The propagation of these effects is also marked by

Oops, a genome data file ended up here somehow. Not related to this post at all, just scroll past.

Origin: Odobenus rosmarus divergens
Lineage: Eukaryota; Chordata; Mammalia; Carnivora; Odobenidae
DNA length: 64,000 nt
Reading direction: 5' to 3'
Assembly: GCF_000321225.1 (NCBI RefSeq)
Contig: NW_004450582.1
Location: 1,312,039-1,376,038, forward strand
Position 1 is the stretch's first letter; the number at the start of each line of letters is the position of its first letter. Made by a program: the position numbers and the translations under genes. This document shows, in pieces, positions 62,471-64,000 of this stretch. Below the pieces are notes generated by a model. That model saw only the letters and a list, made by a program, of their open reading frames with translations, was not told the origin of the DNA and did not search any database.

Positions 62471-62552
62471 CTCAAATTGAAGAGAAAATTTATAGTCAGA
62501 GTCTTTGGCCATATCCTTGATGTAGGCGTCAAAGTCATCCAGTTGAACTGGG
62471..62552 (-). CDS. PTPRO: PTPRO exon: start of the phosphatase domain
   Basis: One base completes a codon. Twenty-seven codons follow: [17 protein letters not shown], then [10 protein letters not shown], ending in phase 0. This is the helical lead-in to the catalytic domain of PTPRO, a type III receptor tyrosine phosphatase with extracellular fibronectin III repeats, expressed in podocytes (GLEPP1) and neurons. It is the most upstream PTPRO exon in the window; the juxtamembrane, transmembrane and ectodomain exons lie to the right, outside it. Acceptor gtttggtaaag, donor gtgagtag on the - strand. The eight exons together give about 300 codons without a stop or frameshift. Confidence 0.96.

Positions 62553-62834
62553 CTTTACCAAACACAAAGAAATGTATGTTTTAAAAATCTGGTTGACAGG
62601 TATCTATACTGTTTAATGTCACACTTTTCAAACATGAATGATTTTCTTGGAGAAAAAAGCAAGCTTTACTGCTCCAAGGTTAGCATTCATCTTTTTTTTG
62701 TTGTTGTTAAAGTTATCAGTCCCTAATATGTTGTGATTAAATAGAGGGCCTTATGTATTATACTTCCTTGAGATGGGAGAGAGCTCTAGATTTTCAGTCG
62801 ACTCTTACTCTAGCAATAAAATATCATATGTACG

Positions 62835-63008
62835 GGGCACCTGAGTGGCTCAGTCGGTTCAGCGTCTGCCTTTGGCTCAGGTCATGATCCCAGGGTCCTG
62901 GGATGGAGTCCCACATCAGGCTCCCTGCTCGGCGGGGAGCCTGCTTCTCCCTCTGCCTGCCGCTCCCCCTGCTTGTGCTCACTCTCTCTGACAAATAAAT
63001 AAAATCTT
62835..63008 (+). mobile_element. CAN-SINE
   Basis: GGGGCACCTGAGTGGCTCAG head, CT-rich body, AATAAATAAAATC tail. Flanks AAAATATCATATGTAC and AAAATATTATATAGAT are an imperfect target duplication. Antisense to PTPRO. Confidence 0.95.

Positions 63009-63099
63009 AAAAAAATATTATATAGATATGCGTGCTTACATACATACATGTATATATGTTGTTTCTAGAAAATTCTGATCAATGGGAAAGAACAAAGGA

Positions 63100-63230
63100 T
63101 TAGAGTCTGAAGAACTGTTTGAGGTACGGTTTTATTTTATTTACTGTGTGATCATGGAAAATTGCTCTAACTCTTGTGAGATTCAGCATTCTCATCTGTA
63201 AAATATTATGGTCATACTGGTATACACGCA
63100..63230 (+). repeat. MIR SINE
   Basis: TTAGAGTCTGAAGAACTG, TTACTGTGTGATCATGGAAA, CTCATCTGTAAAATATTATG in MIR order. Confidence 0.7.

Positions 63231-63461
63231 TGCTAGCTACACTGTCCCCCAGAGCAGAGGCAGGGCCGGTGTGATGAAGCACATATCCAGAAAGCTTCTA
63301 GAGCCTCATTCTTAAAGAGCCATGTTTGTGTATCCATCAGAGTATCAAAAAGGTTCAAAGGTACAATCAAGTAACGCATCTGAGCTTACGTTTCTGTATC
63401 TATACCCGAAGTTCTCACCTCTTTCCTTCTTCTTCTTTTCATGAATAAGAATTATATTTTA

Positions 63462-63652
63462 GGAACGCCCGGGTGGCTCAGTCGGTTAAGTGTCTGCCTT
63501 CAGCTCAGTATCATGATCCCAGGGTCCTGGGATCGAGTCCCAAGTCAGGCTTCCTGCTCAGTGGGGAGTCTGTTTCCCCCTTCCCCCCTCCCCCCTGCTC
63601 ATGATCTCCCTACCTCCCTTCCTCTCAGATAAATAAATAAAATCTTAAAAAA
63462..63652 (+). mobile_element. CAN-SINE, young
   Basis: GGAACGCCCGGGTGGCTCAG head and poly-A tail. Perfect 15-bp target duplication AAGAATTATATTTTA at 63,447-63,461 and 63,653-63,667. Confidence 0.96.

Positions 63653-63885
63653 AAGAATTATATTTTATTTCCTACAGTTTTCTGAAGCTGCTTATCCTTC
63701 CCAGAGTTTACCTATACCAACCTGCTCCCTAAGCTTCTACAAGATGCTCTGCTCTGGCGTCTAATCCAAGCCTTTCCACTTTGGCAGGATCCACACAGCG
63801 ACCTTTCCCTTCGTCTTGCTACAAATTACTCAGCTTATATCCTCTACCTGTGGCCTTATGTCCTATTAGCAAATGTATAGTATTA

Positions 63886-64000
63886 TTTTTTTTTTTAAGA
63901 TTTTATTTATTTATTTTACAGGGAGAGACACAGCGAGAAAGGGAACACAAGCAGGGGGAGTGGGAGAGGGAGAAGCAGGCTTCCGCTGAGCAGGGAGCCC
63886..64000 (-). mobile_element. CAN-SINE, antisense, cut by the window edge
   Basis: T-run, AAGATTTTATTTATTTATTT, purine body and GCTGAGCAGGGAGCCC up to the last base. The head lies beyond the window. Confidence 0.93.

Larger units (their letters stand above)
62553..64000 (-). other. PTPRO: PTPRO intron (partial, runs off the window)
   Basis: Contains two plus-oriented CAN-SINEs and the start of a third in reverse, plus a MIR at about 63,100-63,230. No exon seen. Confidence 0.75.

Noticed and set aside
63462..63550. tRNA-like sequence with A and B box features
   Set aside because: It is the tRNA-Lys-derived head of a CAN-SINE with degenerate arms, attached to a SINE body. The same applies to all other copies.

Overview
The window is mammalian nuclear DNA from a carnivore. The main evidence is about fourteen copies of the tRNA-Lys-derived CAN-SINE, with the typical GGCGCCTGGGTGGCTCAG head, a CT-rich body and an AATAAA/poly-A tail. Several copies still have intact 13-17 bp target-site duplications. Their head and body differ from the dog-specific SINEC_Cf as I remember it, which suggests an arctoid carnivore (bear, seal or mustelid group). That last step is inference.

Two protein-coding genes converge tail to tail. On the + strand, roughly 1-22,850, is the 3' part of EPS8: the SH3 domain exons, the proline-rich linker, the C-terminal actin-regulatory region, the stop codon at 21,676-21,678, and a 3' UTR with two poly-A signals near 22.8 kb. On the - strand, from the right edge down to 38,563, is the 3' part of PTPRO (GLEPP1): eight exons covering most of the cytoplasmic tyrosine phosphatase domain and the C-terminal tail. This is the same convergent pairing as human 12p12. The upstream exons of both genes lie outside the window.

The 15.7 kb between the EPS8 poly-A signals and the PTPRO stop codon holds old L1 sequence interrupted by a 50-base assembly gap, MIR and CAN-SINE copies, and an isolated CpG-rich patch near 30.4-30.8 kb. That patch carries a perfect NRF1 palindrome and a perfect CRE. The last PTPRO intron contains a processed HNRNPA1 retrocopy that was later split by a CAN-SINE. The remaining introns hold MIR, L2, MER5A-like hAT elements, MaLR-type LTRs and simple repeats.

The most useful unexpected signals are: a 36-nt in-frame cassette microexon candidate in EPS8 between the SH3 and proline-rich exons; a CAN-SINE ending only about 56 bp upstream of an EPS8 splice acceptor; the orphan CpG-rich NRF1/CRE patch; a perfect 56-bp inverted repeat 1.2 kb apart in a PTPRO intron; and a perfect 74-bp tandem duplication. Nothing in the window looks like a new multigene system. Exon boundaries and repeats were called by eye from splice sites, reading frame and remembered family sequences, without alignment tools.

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Unformatted text preview: ith exchange rate flexibility and high international reserves affording them maneuvering margins. These countries have in fact entered into aggressive monetary policy easing, especially since January 2009 (Figure 17). Some of them have also used actively their public banks to offset the decline in private bank credit. Monetary easing has helped cushion the decline in economic activity through two main channels. First, by lowering policy interest rates, it dampens the fall in investment and consumption. Second, by allowing the currency to depreciate, it helps curb imports while redirecting demand towards locally produced goods and services. Unfortunately, as noted earlier, many countries in LAC—particularly the small open economies in Central America and the Caribbean—lack the ability to conduct counter‐cyclical monetary policy. The main challenge for fiscal policy in LAC is to manage the inevitable fall in tax collection (related to the economic downturn and fall in commodity prices) so as to protect expenditures in education, social security, and infrastructure. These expenditures are necessary to prevent a rise in poverty and inequality and lay the foundations for future growth. In practice, however, the maneuvering room for counter‐cyclical fiscal policy varies considerably among LAC countries (Figure 18). It is greater in countries where: (i) savings were accumulated during good times (Chile is an indisputable leader in this regard); (ii) expenditures are not unduly rigid and can thus accommodate suitable changes in composition; (iii) the debt situation is such that there is scope for prudent borrowing; and (iv) local financial markets are relatively deep. However, given that the shortfall in fiscal revenues is likely to be substantial, a major achievement for LAC would already be to maintain fiscal spending at the initially planned level while protecting vital social and infrastructure programs. Some countries in the region have already announced fiscal stimulus packages. Nevertheless, there is a great deal of heterogeneity across countries with respect the composition and size of these packages. For instance, some countries have focused predominantly on tax cuts (Brazil), while others have planned to raise infrastructure spending (Mexico, Chile, and Peru). Moreover, some countries are reinforcing their social protection networks (Argentina and Chile) whereas others are providing incentives to non‐ traditional exports (Peru). The size of these packages also varies widely, ranging from 0.3 percent of GDP for Brazil to 2.2 percent for Chile. It is difficult however to ascertain the extent to which the announced fiscal stimulus adds to already existing plans or reallocates already budgeted spending. Furthermore, the effectiveness of some the fiscal measures announced (e.g., tax cuts) will depend on the private sector’s willingness to spend. Closing thoughts The world is gripped by the broadest, deepest, and most complex crisis since the Great Depression. As the current crisis was originated in the advanced world, its resolution mainly depends on the policies implemented there, particularly on...
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